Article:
However, 65% of the Jewish people are not affiliated. They will not go to a synagogue this High Holy Days season. They are the largest denomination, “Jews for Nothing.” They will not be building any altars of stones, nor are they buying tickets to any temple this year. They are no longer seeking Jewish monuments. If you know such a person in Los Angeles, be a rock of Israel and tell them about the Chai Center’s free High Holy Days services at the Writers Guild. 

Let us thus be like Joshua and ensure that all 12 tribes of the Jewish people attend and witness a national altar, and listen to the song of Avinu Malkeinu — our Father, our King.

Rabbi Ari Segal
Head of School, Shalhevet

Why are sincere connections so hard to create? Personally, I find that the hardest part about developing sincere friendships and relationships is making myself vulnerable to someone else. Vulnerability is the engine of sincere relationships, but vulnerability is also scary. If given the choice, I would much prefer to gloss over my deepest anxieties, concerns and insecurities and focus on my successes and accomplishments. But without the blemishes, cracks, and imperfections of vulnerability, the connection always will be superficial. 

Regarding the altar in the Temple, the source for our devotional connection to God, we are told that it must be an altar of stone — unshaped by iron. It’s a strange condition — Maimonides assumes that it was a pagan practice to smooth their altars with metal. 

Rabbi Soloveitchik suggests something quite moving. Sure, a stone that is shaped and perfected with iron may be more beautiful, more regal and more impressive on the altar. But the altar, representing a sincere connection to God, needed to be unhewn. The stone of the altar, untouched by the exacting craft of iron, had all its clefts, crevasses and unevenness intact. The stone could not be perfect because they had to model vulnerability. As eloquently sung by Leonard Cohen, “There is a crack in everything —that’s how the light gets in.” And each crack and fissure in the unhewn stones of the altar reminds us of where that sincere light emerges.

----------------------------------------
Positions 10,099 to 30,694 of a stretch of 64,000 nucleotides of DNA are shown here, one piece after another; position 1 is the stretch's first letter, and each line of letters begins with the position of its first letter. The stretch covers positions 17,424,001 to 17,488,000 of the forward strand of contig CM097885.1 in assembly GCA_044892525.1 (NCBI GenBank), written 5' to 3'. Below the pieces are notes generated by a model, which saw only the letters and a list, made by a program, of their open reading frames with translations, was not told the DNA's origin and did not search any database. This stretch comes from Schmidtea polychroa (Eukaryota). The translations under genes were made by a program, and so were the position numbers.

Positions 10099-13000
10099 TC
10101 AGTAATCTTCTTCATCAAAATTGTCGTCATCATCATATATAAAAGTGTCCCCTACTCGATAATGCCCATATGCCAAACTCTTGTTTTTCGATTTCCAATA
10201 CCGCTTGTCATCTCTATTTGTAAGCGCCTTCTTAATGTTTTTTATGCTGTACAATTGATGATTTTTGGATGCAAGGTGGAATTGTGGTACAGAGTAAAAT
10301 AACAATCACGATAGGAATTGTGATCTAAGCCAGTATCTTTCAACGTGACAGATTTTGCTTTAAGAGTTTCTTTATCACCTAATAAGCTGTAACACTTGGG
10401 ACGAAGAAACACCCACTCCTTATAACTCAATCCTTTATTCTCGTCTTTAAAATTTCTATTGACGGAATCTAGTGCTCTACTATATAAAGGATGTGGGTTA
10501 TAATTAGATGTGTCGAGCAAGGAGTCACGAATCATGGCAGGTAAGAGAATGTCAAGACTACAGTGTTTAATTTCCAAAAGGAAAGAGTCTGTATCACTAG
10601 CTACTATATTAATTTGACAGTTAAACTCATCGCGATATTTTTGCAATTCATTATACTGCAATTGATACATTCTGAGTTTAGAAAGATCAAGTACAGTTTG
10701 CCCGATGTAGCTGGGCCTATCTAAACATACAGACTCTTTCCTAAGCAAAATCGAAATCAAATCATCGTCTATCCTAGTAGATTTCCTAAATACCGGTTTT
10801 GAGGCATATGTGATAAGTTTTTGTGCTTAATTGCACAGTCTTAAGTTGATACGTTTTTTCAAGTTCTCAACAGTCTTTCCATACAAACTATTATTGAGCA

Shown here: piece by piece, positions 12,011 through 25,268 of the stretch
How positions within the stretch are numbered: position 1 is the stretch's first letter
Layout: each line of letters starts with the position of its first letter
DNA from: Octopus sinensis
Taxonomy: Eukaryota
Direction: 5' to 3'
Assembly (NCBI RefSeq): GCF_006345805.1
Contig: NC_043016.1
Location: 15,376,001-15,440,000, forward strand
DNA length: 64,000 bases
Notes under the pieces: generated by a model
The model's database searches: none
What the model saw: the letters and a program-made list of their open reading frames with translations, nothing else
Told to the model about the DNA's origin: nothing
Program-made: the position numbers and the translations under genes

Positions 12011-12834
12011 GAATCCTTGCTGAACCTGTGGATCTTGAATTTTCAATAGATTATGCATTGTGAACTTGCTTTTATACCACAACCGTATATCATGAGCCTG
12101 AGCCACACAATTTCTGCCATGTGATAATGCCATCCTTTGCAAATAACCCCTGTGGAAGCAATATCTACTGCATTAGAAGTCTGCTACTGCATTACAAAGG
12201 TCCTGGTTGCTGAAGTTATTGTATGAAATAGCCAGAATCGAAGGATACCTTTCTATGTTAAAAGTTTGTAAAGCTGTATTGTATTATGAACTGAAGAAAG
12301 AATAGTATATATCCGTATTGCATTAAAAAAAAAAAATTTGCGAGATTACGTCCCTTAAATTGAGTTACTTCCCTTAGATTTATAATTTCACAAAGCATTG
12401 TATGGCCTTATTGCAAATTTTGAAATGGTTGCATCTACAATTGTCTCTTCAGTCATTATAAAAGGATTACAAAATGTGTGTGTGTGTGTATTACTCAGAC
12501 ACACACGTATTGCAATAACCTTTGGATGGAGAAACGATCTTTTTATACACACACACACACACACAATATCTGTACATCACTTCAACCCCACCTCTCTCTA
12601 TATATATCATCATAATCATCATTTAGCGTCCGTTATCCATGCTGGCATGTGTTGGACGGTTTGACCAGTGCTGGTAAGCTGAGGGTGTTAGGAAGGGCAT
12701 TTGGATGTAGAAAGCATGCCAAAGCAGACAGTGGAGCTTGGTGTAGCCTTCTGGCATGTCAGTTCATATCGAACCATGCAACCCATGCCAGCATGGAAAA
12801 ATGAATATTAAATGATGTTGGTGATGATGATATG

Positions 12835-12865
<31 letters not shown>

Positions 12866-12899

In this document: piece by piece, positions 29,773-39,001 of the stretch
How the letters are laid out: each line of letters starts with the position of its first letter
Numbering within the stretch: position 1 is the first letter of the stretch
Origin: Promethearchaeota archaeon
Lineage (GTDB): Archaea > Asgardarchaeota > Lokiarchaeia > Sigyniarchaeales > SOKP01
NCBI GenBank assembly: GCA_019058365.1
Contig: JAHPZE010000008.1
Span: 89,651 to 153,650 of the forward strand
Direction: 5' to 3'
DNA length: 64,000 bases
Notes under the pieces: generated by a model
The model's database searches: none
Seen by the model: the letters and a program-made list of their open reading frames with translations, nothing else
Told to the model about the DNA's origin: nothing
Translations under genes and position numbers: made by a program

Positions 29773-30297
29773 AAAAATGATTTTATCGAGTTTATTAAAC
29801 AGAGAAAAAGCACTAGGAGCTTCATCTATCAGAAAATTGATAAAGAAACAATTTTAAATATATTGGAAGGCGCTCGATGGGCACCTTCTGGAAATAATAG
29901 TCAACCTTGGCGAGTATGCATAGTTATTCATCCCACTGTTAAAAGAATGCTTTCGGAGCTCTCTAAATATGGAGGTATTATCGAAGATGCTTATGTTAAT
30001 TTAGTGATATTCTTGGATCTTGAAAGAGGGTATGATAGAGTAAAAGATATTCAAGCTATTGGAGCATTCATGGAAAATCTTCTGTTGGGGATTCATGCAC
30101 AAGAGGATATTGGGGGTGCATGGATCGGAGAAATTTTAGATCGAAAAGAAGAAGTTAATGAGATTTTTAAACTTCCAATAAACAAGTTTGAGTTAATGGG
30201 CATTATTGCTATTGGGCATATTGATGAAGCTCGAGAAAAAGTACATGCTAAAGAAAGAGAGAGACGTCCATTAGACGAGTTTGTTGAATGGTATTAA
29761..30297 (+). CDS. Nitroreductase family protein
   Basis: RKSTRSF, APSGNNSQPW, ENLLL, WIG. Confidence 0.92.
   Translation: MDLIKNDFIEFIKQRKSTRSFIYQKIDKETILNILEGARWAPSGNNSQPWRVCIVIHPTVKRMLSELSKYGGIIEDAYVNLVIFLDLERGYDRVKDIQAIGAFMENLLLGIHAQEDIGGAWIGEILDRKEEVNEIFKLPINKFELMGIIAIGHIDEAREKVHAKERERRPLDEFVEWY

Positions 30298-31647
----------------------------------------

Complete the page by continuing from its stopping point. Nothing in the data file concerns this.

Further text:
Dini Coopersmith
Lecturer and trip coordinator, womensreconnectiontrip.com

In this Torah portion, the Jewish people, who are finally on their way into the Land, are to build an altar, upon which they will make offerings to thank God for all the good that He has done for them. On this altar, no iron or metal can be used, only stone. In fact, if a knife or any metal tool was to be used, this would desecrate the altar and render it unusable. Why? 

Rav S.R. Hirsch comments that when the Jewish nation finally achieves its end-goal and purpose by being a light unto the nations, the altar will be the symbol of Jewish justice (the Sanhedrin, the central authority for Jewish law, would sit next to the altar in the Temple in Jerusalem). Therefore, the sword or metal weapons, instruments of violence and force, will have no place anymore. 

The Jewish nation at its core is about justice, humaneness, bringing spirituality, morality and Godliness into the world; not about giving up life, destroying others or ourselves. Some other religions advocate a need to wage “holy war” for God, to teach children to hate and terrorize, to destroy infidels, etc. We do not. If we go to war, it is in order to defend ourselves, our families and our country, but we prefer to live in peace and generate our light outward. May the time come speedily in our days when “nation will not lift up sword against nation, nor will we learn war anymore.” (Isaiah 2:4)